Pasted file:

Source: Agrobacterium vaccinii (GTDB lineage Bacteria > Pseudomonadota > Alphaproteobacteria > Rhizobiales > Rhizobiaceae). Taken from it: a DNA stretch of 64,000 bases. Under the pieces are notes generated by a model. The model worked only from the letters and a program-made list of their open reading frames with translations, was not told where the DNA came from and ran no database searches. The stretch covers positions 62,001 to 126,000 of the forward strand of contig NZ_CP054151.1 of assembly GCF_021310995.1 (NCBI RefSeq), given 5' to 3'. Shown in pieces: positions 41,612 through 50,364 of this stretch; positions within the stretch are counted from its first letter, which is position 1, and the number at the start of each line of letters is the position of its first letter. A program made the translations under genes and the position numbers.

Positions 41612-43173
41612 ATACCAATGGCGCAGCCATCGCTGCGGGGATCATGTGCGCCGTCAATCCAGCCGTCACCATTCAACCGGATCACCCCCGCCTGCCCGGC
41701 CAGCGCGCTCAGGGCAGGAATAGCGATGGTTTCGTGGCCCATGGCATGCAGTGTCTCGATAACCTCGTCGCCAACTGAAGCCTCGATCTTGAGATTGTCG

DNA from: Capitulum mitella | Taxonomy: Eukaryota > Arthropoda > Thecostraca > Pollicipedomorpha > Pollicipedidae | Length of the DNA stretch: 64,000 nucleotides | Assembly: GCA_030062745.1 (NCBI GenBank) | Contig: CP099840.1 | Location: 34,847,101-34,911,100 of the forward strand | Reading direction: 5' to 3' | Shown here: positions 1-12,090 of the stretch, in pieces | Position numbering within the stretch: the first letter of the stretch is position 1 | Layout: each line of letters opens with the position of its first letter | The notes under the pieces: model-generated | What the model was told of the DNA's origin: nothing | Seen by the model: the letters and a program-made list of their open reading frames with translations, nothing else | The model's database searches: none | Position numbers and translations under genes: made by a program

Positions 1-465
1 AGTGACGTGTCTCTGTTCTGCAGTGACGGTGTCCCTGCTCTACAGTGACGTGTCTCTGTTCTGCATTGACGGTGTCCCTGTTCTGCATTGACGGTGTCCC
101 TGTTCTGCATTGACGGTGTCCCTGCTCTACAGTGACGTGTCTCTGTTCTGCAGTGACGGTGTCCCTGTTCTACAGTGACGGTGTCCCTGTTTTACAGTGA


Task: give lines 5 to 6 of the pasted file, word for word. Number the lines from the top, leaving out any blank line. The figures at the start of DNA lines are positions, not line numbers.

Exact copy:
DNA from: Capitulum mitella | Taxonomy: Eukaryota > Arthropoda > Thecostraca > Pollicipedomorpha > Pollicipedidae | Length of the DNA stretch: 64,000 nucleotides | Assembly: GCA_030062745.1 (NCBI GenBank) | Contig: CP099840.1 | Location: 34,847,101-34,911,100 of the forward strand | Reading direction: 5' to 3' | Shown here: positions 1-12,090 of the stretch, in pieces | Position numbering within the stretch: the first letter of the stretch is position 1 | Layout: each line of letters opens with the position of its first letter | The notes under the pieces: model-generated | What the model was told of the DNA's origin: nothing | Seen by the model: the letters and a program-made list of their open reading frames with translations, nothing else | The model's database searches: none | Position numbers and translations under genes: made by a program

Positions 1-465